Biomimicry is a method of product design that's steadily gaining popular currency; proof comes in the form of the Loef which capitalizes on the lessons left to use by sunflowers.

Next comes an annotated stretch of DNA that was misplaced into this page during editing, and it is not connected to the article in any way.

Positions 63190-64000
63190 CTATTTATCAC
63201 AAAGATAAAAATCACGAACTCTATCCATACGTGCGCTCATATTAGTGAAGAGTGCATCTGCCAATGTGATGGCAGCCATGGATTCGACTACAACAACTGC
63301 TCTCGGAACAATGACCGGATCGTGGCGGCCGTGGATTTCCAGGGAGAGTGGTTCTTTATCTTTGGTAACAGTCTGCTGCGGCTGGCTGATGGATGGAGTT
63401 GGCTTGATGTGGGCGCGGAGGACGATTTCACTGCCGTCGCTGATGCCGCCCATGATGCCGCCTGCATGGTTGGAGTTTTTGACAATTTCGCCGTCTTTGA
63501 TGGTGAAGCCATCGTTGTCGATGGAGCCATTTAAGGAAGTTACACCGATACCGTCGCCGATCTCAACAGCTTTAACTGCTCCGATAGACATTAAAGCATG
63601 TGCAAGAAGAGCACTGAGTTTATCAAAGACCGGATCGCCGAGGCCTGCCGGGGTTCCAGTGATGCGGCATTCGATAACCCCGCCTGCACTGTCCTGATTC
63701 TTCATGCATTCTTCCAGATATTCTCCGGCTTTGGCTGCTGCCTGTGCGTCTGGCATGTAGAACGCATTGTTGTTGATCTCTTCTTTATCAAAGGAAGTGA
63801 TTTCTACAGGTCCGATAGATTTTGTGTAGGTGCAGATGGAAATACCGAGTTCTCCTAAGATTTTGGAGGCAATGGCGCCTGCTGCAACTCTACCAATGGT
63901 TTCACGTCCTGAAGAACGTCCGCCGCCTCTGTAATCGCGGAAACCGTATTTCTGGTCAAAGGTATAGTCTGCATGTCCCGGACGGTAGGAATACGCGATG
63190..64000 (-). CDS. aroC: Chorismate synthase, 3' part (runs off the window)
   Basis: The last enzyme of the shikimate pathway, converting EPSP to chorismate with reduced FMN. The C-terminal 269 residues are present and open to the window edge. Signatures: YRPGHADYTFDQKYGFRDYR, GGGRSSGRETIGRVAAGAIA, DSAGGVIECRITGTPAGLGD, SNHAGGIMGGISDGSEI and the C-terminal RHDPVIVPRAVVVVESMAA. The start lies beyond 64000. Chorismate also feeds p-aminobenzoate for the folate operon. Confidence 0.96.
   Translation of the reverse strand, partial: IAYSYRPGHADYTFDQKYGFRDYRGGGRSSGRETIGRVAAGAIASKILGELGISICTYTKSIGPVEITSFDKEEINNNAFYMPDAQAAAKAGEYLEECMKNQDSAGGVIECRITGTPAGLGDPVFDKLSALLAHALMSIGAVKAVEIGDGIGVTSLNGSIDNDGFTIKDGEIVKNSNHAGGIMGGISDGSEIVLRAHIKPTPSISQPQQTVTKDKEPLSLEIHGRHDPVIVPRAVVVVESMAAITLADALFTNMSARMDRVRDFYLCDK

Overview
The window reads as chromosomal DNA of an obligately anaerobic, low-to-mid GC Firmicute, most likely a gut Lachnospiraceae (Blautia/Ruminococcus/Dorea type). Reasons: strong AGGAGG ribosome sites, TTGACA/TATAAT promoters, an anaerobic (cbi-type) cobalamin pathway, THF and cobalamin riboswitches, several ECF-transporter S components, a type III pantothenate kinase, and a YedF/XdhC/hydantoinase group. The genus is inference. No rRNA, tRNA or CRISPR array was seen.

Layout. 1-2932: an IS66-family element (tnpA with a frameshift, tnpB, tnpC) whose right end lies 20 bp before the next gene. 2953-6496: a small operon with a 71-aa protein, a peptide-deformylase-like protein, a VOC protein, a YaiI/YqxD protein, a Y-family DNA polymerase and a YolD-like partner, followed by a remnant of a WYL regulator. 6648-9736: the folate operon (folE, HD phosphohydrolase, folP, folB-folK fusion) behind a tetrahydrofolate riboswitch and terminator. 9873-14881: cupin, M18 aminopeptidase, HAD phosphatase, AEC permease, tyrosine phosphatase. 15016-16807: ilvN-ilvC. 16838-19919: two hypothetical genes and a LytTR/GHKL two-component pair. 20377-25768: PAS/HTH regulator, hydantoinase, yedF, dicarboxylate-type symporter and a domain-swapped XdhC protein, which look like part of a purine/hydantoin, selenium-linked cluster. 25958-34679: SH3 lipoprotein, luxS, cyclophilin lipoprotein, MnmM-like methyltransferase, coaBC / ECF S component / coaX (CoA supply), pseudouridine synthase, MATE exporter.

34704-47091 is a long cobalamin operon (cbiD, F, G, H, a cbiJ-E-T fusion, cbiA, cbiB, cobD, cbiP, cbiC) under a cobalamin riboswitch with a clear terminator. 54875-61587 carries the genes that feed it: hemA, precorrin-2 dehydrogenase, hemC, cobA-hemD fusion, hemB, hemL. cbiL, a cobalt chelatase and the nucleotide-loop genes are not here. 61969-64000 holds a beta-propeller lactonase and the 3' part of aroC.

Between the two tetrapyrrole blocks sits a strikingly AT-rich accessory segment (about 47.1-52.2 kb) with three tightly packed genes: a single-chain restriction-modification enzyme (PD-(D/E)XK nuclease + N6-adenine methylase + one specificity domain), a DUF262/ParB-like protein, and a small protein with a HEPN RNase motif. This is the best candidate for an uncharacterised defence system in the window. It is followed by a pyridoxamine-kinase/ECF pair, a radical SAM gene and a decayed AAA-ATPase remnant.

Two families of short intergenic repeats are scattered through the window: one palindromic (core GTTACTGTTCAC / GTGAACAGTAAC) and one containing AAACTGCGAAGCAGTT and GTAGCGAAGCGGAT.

When the sun rears its shining head beyond the horizon, sunflowers autonomously turn their bulb in order to capture as much sunlight as possible. Toer Studios of Eindhoven, Netherlands spent some time observing the genius behind reactive plants like sunflowers; plants that change their orientation and function depending on their surroundings. Using that insight, the company developed the Loef, a parasol that opens and changes its structure according to the climate. Without sunlight, the Loef umbrella stands still -- yet, upon the appearance of a few beams, the parasol will collect energy and unravel itself, providing the user with precious shade. The design principle at the center of the Loef is one that is gaining speed: products should react to the conditions surrounding them, including light, temperature and the nearby users.
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